Salivary cortisol, subjective stress and quality of sleep among female healthcare professionals

Wegdan Bani-Issa, Hadia Radwan, Farah Al Marzooq, Shamsa Al Awar, Arwa M. Al-Shujairi, Ab Rani Samsudin, Wafa Khasawneh, Najla Albluwi

Research output: Contribution to journalArticlepeer-review

27 Citations (Scopus)


Background: Stress is globally recognised as a risk factor impacting workers’ health and workplace safety. Women healthcare professionals are at risk for considerable stress given the demanding nature of their jobs and current working conditions. This study assessed levels of stress among women healthcare professionals using measures of their cortisol levels, subjective stress and quality of sleep. Participants and Methods: This study used a cross-sectional design. Data were collected from 335 apparently healthy adult women healthcare professionals working in the United Arab Emirates. Participants provided morning and bedtime saliva samples for analysis of their cortisol levels. The Perceived Stress Scale, Stress Symptoms Scale, Brief Coping Scale and Pittsburgh Sleep Quality Index were used to assess perceived stress level, symptoms of stress, stress-coping strategies and sleep quality, respectively. Results: In total, 121 (36.15%) women had impaired morning cortisol levels (below the normal range of 0.094–1.551 µg/dL) and 48 (14.3%) had impaired bedtime cortisol levels (above 0.359 µg/dL). Around 57% of women reported moderate levels of perceived stress, with the most frequently reported stress symptoms being heart rate and back/neck pain. Poor sleep quality was reported by around 60% of participating women. No significant association was found between cortisol and psychosocial measurements of stress or sleep quality. However, night shift and longer shift duration (more than 8 hrs) were significantly associated with impaired morning and bedtime cortisol levels (P ≥ 0.05). Impaired cortisol levels were strongly dependent on using adaptive coping strategies such as active coping, acceptance and seeking emotional support (P ≥ 0.05). Conclusion: Evaluating cortisol levels and subjective stress could help to identify groups with impaired response to stress and elevated cortisol levels. Our findings support the need to examine shift work patterns and stress coping strategies in women healthcare professionals to promote their health and productivity and maintain workplace safety.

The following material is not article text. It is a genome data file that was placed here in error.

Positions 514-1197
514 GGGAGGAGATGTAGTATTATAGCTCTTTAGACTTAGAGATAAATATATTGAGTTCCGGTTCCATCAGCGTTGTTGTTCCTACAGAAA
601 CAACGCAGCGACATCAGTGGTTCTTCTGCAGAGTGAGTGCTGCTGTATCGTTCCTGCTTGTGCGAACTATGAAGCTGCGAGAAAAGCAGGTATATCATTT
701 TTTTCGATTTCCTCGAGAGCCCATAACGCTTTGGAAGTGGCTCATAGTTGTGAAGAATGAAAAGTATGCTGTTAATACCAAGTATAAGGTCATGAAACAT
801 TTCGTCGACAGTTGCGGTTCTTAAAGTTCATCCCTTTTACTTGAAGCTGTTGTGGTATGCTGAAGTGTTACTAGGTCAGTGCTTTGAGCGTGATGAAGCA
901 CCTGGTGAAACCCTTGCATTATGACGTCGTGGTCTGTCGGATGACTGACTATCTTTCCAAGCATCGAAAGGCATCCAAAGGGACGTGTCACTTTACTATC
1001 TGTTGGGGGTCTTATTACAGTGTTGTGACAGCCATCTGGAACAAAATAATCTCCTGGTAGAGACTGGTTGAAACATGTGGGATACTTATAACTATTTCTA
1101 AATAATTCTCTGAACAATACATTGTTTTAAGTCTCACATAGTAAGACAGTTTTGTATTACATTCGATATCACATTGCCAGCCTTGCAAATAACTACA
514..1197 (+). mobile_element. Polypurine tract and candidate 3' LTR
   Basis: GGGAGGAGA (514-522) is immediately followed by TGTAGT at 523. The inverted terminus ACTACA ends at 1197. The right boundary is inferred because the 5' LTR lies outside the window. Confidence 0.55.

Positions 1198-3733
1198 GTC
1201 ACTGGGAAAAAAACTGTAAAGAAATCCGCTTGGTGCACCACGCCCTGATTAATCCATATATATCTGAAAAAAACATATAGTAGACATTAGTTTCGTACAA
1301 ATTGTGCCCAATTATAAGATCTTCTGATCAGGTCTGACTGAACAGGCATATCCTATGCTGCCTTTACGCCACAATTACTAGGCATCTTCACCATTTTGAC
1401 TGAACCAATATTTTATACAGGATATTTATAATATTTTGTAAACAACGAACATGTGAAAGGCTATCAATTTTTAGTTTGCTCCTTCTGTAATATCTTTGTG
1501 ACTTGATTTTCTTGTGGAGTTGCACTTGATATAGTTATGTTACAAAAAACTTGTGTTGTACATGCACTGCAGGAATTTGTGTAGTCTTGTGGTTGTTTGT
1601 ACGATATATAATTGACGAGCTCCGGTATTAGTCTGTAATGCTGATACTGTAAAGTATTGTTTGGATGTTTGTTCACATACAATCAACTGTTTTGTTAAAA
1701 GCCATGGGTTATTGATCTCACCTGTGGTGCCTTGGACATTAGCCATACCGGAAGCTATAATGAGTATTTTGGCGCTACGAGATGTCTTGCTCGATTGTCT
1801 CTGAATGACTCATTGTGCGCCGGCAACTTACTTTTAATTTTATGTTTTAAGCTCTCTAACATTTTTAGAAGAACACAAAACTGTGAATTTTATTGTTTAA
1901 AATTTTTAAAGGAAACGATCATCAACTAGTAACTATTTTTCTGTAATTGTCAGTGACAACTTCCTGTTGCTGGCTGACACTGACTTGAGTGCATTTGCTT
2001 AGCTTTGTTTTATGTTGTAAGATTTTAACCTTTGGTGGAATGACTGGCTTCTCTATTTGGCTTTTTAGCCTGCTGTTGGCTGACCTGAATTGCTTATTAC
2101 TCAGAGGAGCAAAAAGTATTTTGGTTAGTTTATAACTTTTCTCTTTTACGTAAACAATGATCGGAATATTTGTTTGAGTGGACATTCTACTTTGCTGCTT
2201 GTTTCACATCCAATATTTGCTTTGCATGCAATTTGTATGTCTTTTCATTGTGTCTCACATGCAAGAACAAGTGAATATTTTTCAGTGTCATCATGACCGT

Original languageEnglish
Pages (from-to)125-140
Number of pages16
JournalJournal of Multidisciplinary Healthcare
Publication statusPublished - 2020


  • Coping strategies
  • Cortisol
  • Female healthcare professionals
  • Nurses
  • Sleep quality
  • Subjective stress

ASJC Scopus subject areas

  • General Nursing


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